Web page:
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Up to 80% of Okanagan peach crop wiped out by winter cold snap

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The cold snap in the southern Interior earlier this winter wiped out roughly three-quarters of stone fruits like peaches, apricots, plums and nectarines.

Some growers could lose all of their crop, while most will see around 75% to 80% of their crops destroyed.

Stone fruits — like peaches, apricots, plums and nectarines — are the most sensitive to the colds so suffer the most damage.

"Although there is expected to be some crops, it's down significantly. So, optimistically, we're looking at a 75% loss, so a quarter of the crops remaining, but final detail on that will only be available at blooming time," BC Fruit Growers' Association general manager Glen Lucas told, Feb. 14.

READ MORE: Don’t count Okanagan wine industry out just because this year’s crop is gone

"It's looking like a fairly disastrous year for growers. Some are wiped out and then others will have a good crop, but on average, it's pretty much wiped out for cherries, and it's worse for peaches, apricots, plums and nectarines."

The loses won't be confirmed until the the trees start blooming this spring, but orchardists may have most of their crop.

"We're probably looking at 90% loss and for apricots probably 100%," Lucas said.

Avi Gill, co-owner of the Farming Karma Fruit Company and BC Fruit Grower's Association board member, is one of many growers who's expecting major losses.

"There's going to be less fruit on the trees to begin with and, of course, the summers we've been seeing and the extreme heat events, those can destroy whatever's left on there," Gill said.

"Farmers are having a hard time navigating the challenges of this climate crisis we're facing. It's hard to tell until the blossoms, but I've been hearing we could get around 80% damage."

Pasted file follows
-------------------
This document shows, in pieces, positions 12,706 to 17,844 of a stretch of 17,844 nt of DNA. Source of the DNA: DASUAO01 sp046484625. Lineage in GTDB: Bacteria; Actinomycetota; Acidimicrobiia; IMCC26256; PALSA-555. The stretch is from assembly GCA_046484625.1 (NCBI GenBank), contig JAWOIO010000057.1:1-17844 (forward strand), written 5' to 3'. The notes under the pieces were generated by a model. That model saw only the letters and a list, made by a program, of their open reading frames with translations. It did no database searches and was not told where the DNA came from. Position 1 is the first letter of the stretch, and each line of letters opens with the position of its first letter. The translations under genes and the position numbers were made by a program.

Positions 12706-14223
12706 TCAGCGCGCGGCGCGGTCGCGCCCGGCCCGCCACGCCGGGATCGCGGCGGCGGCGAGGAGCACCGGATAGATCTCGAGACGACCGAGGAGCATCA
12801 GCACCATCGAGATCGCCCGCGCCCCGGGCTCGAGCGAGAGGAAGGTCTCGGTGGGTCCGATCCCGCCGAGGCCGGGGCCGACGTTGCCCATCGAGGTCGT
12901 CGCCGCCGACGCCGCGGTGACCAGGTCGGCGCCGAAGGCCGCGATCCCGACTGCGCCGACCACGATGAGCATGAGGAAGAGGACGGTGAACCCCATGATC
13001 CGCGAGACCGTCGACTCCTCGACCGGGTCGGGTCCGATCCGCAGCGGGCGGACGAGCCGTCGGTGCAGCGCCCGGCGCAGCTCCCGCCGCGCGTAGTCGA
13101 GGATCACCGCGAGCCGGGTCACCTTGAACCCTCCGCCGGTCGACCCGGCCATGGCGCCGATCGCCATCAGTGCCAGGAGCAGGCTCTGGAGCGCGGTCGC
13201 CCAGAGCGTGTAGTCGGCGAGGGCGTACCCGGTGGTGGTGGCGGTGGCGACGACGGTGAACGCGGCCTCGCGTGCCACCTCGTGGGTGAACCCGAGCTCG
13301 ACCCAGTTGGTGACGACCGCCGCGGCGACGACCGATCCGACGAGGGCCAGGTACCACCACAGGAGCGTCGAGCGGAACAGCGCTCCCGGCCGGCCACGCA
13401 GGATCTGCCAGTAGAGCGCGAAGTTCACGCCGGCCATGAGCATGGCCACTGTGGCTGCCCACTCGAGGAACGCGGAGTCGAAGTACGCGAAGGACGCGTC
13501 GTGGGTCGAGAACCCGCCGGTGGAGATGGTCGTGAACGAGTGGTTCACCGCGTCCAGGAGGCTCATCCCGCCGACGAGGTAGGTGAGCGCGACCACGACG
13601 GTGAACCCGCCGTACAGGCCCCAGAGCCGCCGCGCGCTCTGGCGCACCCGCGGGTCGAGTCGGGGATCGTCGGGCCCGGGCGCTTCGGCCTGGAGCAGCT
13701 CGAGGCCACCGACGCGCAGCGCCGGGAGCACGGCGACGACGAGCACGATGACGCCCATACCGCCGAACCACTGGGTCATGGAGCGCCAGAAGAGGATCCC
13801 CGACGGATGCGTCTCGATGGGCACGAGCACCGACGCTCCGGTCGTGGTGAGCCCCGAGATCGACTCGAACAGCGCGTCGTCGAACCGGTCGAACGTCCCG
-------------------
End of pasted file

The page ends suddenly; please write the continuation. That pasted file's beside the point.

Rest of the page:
Farmers often deal with sustainability issues when it comes to revenue, but it seems like these past few years have been especially difficult.

READ MORE: January deep freeze devastated BC Southern Interior cherry crop

"I feel like every year there's a new challenge and whether it's extreme heat events or extreme winters or snaps of cold, even a little bit of what occurred has had detrimental damage to the crops," Gill said.

"Farming is difficult in terms of sustainability, so if we take an 80% hit, any business would falter in that situation."

According to data obtained from the BC Fruit Growers' Association, in 2021 farmers across the province made a total of $78.59 million. With this year's damage, farmers across the province could lose up to $20 million from the damages caused by this winter's cold snap, and the losses will be mostly in the Okanagan valley.

This type of damage is unprecedented in recent memory.

"People talk about 1948 as being the last time something like this happened," he says. "I've been around 26 years and I can't remember anything like this happening."

For some farmers, this could mark the end of their business. Gill said for smaller farms especially, this kind of damage and revenue loss is quite problematic.

"I'm not sure if we'll get support from the government, but as of now they are listening to our concerns, we seem to be on their radar, but we are hoping that there is some support that comes our way especially if we see business go under. Taking an 80% hit to your revenue is not easy to handle," he said.

Lucas said there are programs put in place to help farmers through these types of unpredictable weather events, but with climate change making these events more common, the programs aren't always enough.

"Production insurance is based on yield or production loss, and then there's revenue stabilization programs. Both production insurance and the revenue stabilization program are based on history, but our issue is that we've had climate problems for the last few years," he said.

"It's been a series of years where we've had subpar production so the insurance is an average of those below-average years, so we're under-insured essentially because of climate change."

"We're asking the government to do a climate adjustment on those years because the programs are planned for a once in five or ten-year impact and not as large impact as what we've had; what we're seeing is a need for these programs five years in a row which, in turn, reduces the coverage."

While the damage to the crops is not predicted to be permanent, the damage this will cause to farmers' businesses could well be..

The BC Fruit Growers' Association represents fruit growers through lobbying, and provides resources and services to help fruit growers across the province.

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